Effect of substrate concentration on CR2-L-GDH catalyzing DKTP reduction
Process regulation of CR2-L-GDH catalyzing DKTP reduction involving cofactor regeneration
Effect of NADP+ concentration on CR2-L-GDH catalyzing asymmetric synthesis of (S)-DHTP
NADP+ (mmol L−1)
Optical purity (% e.e.)
92.75 ± 0.21
94.87 ± 0.15
83.35 ± 0.23
72.46 ± 0.18
64.64 ± 0.12
50.45 ± 0.28
Comparison of (S)-DHTP production efficiency between free CR2 and GDH and fusion enzyme CR2-L-GDH
Substrate concentration (g L−1)
Optical purity (% e.e.)
CR2 and GDH
90.43 ± 0.37
CR2 and GDH
47.25 ± 0.26
97.66 ± 0.16
The NADPH-dependent CR2 with excellent enantioselectivity was selected for catalyzing asymmetric reduction of DKTP to (S)-DHTP. To enhance the catalytic efficiency of CR2 catalyzing synthesis of (S)-DHTP via in situ cofactor regeneration, the chimeric gene encoding the fusion protein comprising CR2 and GDH was constructed and expressed as the fusion enzyme CR2-L-GDH. By regulation of the catalytic system and reaction process, the developed CR2-L-GDH catalytic system was achieved involving 20 g L−1 DKTP, 40 g L−1 glucose, and 0.1 mmol L−1 NADP+, under the optimized catalytic conditions at 40 °C and pH 8.4 for reaction 8 h. Consequently, optically pure (S)-DHTP (>99.9% e.e.) with the yield of 97.66% was obtained with increased substrate concentration of 20 g L−1 DKTP using the fusion enzyme CR2-L-GDH. Therefore, the fusion strategy for construction of multi-enzyme system would be promising in potential application for efficient biosynthesis of the precursor of (S)-duloxetine.
YN, DW, and YX designed the experiments; TS and BL performed the experiments; TS, YN, and DW wrote this manuscript. All authors read and approved the final manuscript.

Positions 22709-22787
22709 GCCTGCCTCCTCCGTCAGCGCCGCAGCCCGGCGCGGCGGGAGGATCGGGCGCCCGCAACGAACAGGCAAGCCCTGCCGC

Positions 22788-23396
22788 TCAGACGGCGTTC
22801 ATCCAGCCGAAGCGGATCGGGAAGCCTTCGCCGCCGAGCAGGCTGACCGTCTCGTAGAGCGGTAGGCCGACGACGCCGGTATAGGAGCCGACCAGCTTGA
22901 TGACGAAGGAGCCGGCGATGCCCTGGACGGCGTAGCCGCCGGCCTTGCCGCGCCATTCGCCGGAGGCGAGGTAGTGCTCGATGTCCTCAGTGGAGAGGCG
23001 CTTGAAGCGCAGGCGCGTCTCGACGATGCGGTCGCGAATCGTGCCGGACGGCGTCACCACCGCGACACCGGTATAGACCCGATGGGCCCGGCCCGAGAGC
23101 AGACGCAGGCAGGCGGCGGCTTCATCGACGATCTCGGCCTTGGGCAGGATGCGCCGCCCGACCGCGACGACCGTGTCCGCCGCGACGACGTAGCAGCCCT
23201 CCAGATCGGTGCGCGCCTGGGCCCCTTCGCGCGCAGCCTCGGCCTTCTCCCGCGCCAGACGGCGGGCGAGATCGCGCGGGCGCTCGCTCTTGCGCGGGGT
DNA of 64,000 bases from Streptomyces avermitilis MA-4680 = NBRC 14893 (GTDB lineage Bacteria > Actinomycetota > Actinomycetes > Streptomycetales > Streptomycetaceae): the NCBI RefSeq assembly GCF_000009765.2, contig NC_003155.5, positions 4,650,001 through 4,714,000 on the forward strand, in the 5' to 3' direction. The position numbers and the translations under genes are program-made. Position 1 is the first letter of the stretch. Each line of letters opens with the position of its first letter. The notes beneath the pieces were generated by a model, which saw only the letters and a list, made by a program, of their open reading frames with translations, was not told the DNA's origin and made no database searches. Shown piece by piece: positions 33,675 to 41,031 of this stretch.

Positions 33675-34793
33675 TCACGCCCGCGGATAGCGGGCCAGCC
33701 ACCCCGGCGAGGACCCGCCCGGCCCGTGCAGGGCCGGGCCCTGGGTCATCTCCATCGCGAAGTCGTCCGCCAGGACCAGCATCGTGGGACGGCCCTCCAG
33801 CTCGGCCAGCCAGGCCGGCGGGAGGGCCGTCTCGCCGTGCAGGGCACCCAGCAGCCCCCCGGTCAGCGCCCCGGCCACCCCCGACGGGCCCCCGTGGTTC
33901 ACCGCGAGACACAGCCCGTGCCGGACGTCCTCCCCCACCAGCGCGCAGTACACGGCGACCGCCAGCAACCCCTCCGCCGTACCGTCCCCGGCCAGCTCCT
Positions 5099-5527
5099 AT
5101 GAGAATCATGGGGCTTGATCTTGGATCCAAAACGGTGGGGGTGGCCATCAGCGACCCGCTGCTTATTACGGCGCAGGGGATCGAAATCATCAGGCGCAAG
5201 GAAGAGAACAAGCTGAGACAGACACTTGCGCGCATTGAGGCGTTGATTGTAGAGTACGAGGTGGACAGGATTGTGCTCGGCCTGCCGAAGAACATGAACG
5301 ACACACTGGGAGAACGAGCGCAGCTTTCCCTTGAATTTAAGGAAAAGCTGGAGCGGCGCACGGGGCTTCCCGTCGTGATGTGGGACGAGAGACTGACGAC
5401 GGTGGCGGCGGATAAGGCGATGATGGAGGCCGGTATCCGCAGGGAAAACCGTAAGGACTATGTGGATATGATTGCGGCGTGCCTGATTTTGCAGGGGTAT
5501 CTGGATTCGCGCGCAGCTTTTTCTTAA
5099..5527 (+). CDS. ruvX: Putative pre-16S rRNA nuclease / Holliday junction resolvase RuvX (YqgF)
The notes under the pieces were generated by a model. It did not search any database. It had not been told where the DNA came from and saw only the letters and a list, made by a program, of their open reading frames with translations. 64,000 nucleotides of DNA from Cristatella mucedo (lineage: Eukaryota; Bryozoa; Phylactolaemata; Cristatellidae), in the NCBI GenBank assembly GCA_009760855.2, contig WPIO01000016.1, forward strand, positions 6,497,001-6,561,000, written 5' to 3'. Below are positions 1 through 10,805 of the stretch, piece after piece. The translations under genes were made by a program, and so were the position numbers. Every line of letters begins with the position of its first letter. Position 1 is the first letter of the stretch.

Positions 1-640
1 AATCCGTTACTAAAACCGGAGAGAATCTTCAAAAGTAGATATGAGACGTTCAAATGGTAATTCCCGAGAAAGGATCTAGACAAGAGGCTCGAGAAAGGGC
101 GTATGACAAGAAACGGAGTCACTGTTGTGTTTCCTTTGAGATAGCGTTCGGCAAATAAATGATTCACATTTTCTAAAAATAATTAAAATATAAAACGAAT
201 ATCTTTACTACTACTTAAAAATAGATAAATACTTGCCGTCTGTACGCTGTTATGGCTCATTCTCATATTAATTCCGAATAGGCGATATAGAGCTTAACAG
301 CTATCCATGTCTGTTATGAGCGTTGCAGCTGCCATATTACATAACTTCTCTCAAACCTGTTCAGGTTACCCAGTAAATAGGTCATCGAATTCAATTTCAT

The authors declare that they have no competing interests.
Availability of data and materials
All data generated or analyzed during this study are included in this article.
Consent for publication
All authors have read and approved to submit it to Bioresources and Bioprocessing. There is no conflict of interest of any author in relation to the submission.
Financial supports from the National High Technology Research and Development Program of China (863 Program) (2015AA021004), the National Natural Science Foundation of China (NSFC) (21376107, 21336009, 21676120), the Natural Science Foundation of Jiangsu Province (BK20151124), the 111 Project (111-2-06), the High-end Foreign Experts Recruitment Program (GDT20153200044), the Program for Advanced Talents within Six Industries of Jiangsu Province (2015-NY-007), the National Program for Support of Top-notch Young Professionals, the Fundamental Research Funds for the Central Universities (JUSRP51504), the Project Funded by the Priority Academic Program Development of Jiangsu Higher Education Institutions, and the Jiangsu province “Collaborative Innovation Center for Advanced Industrial Fermentation” industry development program are greatly appreciated.